The Fresh Loaf

News & Information for Amateur Bakers and Artisan Bread Enthusiasts

Starter yeast must be wild?

darksprite's picture

Starter yeast must be wild?

Hi all!

First time poster from Los Angeles who is so impressed with the amount of knowledge contained and shared on TFL. I've been searching the site for the past two weeks, and it's been inspirational!

I have been making bread with preferments to develop more complex taste--even in recipes not calling for preferments. This, and the many posts saying that sourdough starter doesn't mean sour bread, has made me interested in building a sourdough starter.

I was wondering if building a starter using commercial yeast was possible, along the lines of making a preferment with commercial yeast and then "feeding" it to keep it alive. My thoughts are that my native yeast would out-compete the commercial yeast and eventually dominate the starter.

Am I way off base?



**EDIT: 3 Nov 2010**

My attempt to make a starter with the pineapple juice method failed; After reading around on here and on sourdough-specific sites, I think the starter was too wet. I kept having to stir in liquid pooling on top, and eventually it molded.

The "Sourdough 101" method worked beautifully, and I now have a healthy, vigorous starter. My commercial yeast "starter" (better put "levain"?) is also doing well. I am making bread with the commercial starter tonight and will make bread with the sourdough starter over the weekend.


subfuscpersona's picture

You can make your sourdough starter from flour (organic rye OR organic wheat flour are recommended in the initial stages; once the yeast organisms are established you can switch to unbleached (white) bread flour if you want a white flour sourdough starter). Look at the TFL handbook for how to make your own sourdough starter.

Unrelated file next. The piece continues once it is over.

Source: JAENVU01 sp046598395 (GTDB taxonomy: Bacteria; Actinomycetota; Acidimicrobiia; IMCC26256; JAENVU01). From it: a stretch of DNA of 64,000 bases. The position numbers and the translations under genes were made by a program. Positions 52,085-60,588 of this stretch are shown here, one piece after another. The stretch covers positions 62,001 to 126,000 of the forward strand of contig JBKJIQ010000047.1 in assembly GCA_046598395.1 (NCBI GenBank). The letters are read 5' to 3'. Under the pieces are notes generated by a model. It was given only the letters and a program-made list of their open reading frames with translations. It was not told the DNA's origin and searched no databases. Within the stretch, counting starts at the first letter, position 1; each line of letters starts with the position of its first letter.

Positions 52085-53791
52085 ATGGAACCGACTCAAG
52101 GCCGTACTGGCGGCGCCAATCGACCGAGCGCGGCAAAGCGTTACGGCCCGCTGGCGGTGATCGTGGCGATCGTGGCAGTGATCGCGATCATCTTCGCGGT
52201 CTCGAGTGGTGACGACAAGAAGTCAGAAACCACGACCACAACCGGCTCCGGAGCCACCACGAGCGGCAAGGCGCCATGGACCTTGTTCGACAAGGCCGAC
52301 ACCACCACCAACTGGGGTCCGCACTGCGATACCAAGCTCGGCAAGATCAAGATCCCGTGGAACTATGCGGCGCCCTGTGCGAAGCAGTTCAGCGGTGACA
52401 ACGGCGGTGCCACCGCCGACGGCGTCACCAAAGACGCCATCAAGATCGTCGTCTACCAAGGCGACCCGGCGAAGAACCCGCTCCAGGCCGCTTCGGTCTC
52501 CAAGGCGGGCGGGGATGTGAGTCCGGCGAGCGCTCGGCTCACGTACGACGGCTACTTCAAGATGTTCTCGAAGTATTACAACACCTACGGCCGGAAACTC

For the price of two stamps you can get about 1/2 teaspoon of dried sourdough starter. This shortcuts the initial stage of creating a starter. See

darksprite's picture

@subfuscpersona: Thanks for the quick response! I wanted to bother with commercial yeast to build a starter that hopefully local wild yeast would take over. This would take 1-3 days rather than 5-10 days that other starter methods take.

Unless someone warns me regarding continuing to feed a preferment as though it were a sourdough starter, I will start that method tonight. I will also try capturing my own wild yeast with the flour/water or flour/pineapple juice method. I will report back (with photos!).

Should both fail, I will buck up and send an SASE to Carl's Friends or purchase live stuff from Breadtopia.

Thanks again!

yozzause's picture

Hi Darksprite and welcome to TFL

I think that you will just be propogating the original strain of yeast rather than  a sour dough culture and it will take some time before that is outbred by ANY wild strains, but it isn't just yeast that we are promoting in our sough dough cultures it is also good bacteria.

I have used my sour dough culture as a pre ferment to work on the flour for some time before building a dough and then added commercial yeast to the mix for A SHORTER bulk fermentation period.

i also like doing preferments in my bread making.

There is quite a difference in a good active culture that allows you to retard and still have activity that you just dont get with commercial yeast.

regards Yozza

darksprite's picture

Hi Yozza,

Thanks for the info. Would you say wild yeast cultures are more active than standard commercial yeast in general, or just at lower temperatures?

Tonight I've begun three attempts to build a starter: the pineapple juice method, the "Sourdough 101" post method, and commercial yeast + 1:1 flour:water.